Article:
Lumber, Appliances, & More: What Could Affect Your Remodeling Project

Posted by Bob Wiedenmann

You’re ready for a remodel. You’ve realized that your home, though you love it, is no longer meeting your needs. Maybe you need more room for a growing family, a work-from-home office, or perhaps you simply want to give your space a fresh new look. Either way, you’ve spent time contemplating what you need and what you want; now, you’re ready to take the first steps towards making your home remodel happen.

Supply Chain Shortage in Construction

But then you take a look at the news. You see headlines proclaiming the severity of the supply chain issues worldwide. Doubt creeps in, and you might start to second guess your decision. How do supply chain shortages impact my home remodel? Is now a bad time for a remodel? Is it even worth the hassle? 

Don’t let those thoughts keep bouncing around in your head. Instead, let’s get some answers! In this blog, we’ll discuss how construction supply chain issues may impact your home remodel, where these disruptions are coming from, and how you can work with your remodeler to overcome them.

Supply Chain Shortages in Construction 

You’ve probably been hearing about — maybe even experiencing — supply chain issues since the pandemic began almost two long years ago. Who can forget the toilet paper shortage of 2020? That may have been a result of panic buying and not an actual shortage; but what about when people started filling up plastic bags full of gas last summer? That was due to an actual fuel shortage, and there’ve been shortages of everything from semiconductors, to groceries, to covid-19 tests, to workers throughout the pandemic. 

No community or industry has been left untouched by this global challenge. Least of all the home-building industry has faced rising material and labor costs; and shortages of cabinets, windows, labor, and many other building supplies. 

A May 2021 Housing Market Index Survey conducted by the National Association of Home Builders and Wells Fargo reveals what material shortages are impacting builders, and by extension home construction projects, the most.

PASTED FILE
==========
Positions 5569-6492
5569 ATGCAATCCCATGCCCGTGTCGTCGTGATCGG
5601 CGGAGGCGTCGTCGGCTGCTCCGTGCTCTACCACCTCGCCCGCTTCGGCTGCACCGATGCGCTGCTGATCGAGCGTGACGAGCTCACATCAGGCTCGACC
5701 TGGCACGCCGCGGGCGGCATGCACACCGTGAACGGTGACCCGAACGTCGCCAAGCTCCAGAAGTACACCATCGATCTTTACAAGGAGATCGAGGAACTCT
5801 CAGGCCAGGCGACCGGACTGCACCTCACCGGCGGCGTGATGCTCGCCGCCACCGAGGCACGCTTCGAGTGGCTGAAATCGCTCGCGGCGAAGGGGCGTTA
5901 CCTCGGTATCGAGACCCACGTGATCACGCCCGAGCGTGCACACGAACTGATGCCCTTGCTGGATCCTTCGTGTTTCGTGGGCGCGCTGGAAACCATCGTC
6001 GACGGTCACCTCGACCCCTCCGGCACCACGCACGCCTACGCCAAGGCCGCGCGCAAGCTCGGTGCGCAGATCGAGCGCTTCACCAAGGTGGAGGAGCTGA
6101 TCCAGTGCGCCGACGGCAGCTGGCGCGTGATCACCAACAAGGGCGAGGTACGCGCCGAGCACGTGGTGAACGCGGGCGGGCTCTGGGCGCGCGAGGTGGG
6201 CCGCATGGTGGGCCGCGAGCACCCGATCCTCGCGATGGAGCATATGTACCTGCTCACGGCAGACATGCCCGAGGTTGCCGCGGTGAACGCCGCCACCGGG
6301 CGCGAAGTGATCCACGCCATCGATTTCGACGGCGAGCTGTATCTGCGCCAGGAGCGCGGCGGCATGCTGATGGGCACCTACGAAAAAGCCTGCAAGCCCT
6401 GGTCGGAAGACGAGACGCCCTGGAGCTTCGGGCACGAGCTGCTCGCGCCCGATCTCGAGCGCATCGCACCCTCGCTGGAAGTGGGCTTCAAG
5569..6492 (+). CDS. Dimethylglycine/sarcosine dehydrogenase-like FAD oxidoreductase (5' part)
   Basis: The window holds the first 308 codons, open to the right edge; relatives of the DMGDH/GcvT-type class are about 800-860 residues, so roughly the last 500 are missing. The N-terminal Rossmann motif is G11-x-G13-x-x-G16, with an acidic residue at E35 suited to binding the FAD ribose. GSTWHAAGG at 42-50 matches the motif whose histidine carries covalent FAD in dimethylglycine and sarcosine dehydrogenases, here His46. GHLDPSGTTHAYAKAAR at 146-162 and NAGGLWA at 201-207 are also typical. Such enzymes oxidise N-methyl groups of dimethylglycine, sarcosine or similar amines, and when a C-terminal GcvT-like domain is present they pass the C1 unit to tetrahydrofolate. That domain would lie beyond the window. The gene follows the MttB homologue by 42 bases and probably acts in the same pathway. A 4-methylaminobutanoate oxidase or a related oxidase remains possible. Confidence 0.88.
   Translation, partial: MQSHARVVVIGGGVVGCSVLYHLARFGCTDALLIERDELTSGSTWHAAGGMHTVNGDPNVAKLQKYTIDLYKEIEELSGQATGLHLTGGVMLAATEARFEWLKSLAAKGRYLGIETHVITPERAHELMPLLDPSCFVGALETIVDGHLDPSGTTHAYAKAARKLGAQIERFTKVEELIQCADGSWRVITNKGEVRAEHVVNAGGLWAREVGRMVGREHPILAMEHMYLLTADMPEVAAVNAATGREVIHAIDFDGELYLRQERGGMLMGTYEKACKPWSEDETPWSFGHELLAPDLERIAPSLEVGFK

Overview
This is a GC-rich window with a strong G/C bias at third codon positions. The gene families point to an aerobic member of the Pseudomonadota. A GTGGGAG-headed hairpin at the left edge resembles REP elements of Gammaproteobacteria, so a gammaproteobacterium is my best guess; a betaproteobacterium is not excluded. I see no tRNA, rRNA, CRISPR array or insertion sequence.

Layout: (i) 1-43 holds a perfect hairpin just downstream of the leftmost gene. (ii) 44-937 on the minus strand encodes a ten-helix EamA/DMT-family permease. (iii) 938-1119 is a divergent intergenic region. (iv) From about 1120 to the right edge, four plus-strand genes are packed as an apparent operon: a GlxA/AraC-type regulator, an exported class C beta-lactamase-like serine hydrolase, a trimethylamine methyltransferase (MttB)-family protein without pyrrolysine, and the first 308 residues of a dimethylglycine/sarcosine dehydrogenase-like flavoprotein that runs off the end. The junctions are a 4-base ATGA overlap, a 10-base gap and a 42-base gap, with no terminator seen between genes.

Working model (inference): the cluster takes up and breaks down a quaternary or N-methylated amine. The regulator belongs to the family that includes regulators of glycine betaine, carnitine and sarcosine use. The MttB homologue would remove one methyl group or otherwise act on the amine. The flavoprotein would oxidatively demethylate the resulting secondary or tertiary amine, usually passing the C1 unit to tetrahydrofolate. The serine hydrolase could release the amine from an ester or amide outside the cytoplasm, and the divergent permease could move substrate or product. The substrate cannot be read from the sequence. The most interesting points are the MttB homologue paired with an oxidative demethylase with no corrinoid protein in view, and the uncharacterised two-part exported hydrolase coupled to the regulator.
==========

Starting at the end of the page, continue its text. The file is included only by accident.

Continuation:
More than 90% of the builders who participated in the survey experienced a shortage of framing lumber and plywood; 87% reported window and door shortages; the number of builders facing shortages overall increased by 27% for all 23 items listed in the survey over the 11 months prior to the survey’s conclusion. 

The statistic that stands out the most, though, is that 95% of builders reported an appliance shortage — that’s the highest shortage percentage ever recorded on a single item since the NAHB began collecting homebuilding data in the 1990s. But it doesn’t end there. Builders experienced shortages to some degree for each building material in the survey, including copper wiring, vinyl siding, ceramic tiles, cabinets, cement beams, and on. 

Why Is This Happening? 

In short, the supply-chain issues are due to a myriad of intersecting environmental and economic factors such as the pandemic, labor shortages, and environmental disasters. That means each shortage is caused by its own unique combination of factors. 

Let’s take lumber costs for example. You might ask, “Why is there a lumber shortage? And when will the cost of lumber go down?” The lumber shortage has been caused, in part, by heavy rainfall and flooding in lumbering regions, wildfires in the Western United States, labor shortages at sawmills, and rising transportation costs. 

As for the second question, that’s a little more complicated. Because the supply chain is impacted by so many different variables it’s impossible to tell exactly how prices will change. However, the NAHB sent a letter to President Biden in October expressing concern over a spike in lumber prices for this spring, and lumber futures traded on the Chicago Mercantile Exchange are expected to rise 30% for March and May 2022.